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Like a florist on Valentine's Day

05 April 2011

The week of International Women’s Day was as amazing as it was hectic. There was the launch of the Power of 100 with Gail Kelly and 800 guests at the MCA in Sydney. There was the national launch in Westpac branches of our ongoing acknowledgement of women leaders in the local community. There was the very exciting introduction of the new-look ruby website to our existing and new members and the kick off of our CEW and Westpac Leadership Forums. There was the important day to day of running Women’s Markets and, somewhere in all that, there was me remembering to grab a little something for myself. For the whole week I felt like a florist on Valentine’s Day.

At the Tuesday night launch event someone asked me if I ever had time to relax. And my immediate thought – as I prepared, along with Ita Buttrose our person of ceremonies on the evening, to “storm the barricades” – was I am relaxed.

Battle Cry

You couldn’t fail to notice the energy and momentum in the room grow at the Power of 100 launch as Ita made us plainly aware that here were 800 or so highly motivated, successful women, many of us having reached the top in our chosen fields, ready to use our power to tear down the crumbling walls of old, out-dated ways and put women where they are needed and belong.

Why. Because women and men are getting it (and they’re really getting it in business) that the model has to change. And I have to say Westpac is leading the charge. You only have to look at the initiative that is ruby to understand what I mean. In 3 months we’ve delivered a project slated to take 6 months and each day it brings success after success. Our Mary Reibey scholarship, initiated by Women’s Markets, has rekindled interest in a great Australian business leader while allowing the beneficiaries of the scholarship the chance to develop that leadership potential in themselves. And then we have the upcoming excitement of the RIRDC Rural Women awards, always packed with stories of female resilience, initiative and humanity.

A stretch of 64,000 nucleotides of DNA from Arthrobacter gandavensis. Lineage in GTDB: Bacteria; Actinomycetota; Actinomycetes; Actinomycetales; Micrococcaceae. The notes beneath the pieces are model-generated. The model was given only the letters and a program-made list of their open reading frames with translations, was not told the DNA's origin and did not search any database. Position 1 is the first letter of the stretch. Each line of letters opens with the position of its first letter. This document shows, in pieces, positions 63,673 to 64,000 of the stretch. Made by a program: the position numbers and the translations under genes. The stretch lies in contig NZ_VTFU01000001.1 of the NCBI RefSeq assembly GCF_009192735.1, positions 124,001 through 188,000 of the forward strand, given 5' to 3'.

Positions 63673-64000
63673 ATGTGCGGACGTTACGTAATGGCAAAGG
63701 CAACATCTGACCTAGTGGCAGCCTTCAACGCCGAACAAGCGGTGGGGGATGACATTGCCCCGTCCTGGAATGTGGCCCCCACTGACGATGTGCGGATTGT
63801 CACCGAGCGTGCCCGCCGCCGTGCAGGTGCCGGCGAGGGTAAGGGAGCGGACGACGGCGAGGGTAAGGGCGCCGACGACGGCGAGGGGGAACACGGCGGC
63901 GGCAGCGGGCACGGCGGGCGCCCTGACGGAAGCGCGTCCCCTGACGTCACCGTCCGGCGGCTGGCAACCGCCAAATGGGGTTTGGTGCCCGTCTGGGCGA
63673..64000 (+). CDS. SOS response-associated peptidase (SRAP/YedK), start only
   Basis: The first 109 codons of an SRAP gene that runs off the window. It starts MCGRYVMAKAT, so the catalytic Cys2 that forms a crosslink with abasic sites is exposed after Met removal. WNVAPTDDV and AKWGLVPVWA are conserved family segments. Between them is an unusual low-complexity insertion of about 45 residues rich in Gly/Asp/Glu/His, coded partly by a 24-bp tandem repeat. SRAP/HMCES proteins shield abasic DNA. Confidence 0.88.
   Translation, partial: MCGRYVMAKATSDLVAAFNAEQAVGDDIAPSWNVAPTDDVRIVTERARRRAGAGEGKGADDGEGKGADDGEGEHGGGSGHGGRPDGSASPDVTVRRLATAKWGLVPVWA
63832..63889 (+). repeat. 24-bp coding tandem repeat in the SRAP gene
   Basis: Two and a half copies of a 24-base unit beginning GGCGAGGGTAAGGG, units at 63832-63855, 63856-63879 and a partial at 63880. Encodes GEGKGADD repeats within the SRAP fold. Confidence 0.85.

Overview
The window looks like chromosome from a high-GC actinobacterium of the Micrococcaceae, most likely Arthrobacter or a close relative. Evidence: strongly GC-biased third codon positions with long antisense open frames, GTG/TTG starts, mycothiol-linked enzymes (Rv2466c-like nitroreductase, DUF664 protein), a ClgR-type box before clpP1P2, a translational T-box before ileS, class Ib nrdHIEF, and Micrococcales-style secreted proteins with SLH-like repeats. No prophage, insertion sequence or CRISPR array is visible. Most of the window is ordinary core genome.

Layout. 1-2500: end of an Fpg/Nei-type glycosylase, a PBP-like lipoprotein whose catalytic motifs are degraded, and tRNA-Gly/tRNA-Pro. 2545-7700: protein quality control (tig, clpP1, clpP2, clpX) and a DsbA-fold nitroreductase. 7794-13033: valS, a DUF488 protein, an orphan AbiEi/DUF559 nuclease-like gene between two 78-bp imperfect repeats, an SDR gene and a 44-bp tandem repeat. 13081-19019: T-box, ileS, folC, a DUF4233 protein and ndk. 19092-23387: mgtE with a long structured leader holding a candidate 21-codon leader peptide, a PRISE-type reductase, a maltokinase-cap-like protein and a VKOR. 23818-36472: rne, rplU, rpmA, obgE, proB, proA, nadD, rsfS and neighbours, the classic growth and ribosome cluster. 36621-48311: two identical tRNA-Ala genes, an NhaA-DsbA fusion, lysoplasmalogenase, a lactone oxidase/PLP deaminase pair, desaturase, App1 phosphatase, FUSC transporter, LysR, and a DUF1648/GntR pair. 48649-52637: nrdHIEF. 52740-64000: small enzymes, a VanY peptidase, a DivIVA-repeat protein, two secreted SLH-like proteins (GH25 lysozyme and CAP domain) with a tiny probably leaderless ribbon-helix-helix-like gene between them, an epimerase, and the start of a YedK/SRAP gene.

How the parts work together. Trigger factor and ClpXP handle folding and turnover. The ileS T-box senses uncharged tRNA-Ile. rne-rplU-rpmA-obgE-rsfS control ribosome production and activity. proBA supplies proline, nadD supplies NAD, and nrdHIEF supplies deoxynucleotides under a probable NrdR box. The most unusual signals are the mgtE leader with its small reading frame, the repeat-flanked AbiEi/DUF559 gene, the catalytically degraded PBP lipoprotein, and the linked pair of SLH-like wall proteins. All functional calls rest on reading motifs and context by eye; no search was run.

The week that was International Women’s Day ended and in Melbourne, the next week began with a Public Holiday. I found myself out in the backyard reading and relaxing and talking with our ruby editor about Sue Williams’ book: Women of the Outback and whether we could get hold of any of the fantastic women in the book for ruby, and where to next with ruby, and what an amazing response the Mary Reibey scholarship had again generated, and it shot across my mind: people must think I’m tragic…

But I’m not and I’m not reading books like the Power of 100 and Women of the Outback, stories of women whose resilience and skills and determination have shaped Australia and whose energy is truly inspiring, because of work… but because their stories energize me. In fact, everything I do in Women’s Markets and with the people I meet give me energy that keeps me going.

It made me think about where people get the energy to hold things together. In the wake of our own natural disasters and the tragedy of the Christchurch earthquake, there is the heartache of what is unfolding in Japan following its earthquake and devastating tsunami. As the implications for its own economy and the global economy undergo analysis and the world watches the horror of a nuclear disaster, I know our own debate about one of our richest minerals and our ideas around nuclear power will take the stage once again. Important, I agree, Japan is the world’s third largest economy, but for me it’s hard to see past the people and what can be done for them. Their resilience in the days following the event has been extraordinary to witness and has touched me deeply. I know it’s not rational but I wonder if we’re being tested and why?